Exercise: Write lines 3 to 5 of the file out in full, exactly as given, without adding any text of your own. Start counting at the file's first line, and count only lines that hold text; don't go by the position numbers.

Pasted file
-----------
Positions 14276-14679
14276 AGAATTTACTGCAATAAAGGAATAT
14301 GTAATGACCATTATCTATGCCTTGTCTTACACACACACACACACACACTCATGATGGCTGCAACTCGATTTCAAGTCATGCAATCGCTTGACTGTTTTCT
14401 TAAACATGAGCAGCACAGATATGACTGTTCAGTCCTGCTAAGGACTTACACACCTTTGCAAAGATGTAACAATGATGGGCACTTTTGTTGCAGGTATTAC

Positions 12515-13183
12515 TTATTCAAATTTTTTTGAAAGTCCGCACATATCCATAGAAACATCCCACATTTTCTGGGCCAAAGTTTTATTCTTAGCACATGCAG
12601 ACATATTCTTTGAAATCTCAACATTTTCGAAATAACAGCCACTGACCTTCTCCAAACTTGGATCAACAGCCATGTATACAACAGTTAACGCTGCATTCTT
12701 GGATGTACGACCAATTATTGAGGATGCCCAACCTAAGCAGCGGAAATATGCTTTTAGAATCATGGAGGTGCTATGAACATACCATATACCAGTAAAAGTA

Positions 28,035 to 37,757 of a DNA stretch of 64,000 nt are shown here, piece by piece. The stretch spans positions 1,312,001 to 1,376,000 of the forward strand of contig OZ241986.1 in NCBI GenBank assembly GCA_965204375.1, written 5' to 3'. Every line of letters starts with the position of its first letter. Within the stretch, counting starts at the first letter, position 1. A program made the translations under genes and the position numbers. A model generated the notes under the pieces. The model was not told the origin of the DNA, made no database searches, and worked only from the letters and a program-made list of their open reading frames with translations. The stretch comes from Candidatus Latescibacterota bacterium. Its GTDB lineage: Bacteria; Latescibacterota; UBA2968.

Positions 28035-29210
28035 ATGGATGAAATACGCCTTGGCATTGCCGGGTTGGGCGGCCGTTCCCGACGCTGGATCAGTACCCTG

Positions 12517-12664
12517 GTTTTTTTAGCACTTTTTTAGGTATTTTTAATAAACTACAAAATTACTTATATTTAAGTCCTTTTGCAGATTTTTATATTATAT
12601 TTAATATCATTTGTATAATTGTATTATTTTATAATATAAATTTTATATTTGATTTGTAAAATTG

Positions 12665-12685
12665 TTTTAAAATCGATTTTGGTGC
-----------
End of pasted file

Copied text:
14301 GTAATGACCATTATCTATGCCTTGTCTTACACACACACACACACACACTCATGATGGCTGCAACTCGATTTCAAGTCATGCAATCGCTTGACTGTTTTCT
14401 TAAACATGAGCAGCACAGATATGACTGTTCAGTCCTGCTAAGGACTTACACACCTTTGCAAAGATGTAACAATGATGGGCACTTTTGTTGCAGGTATTAC

Positions 12515-13183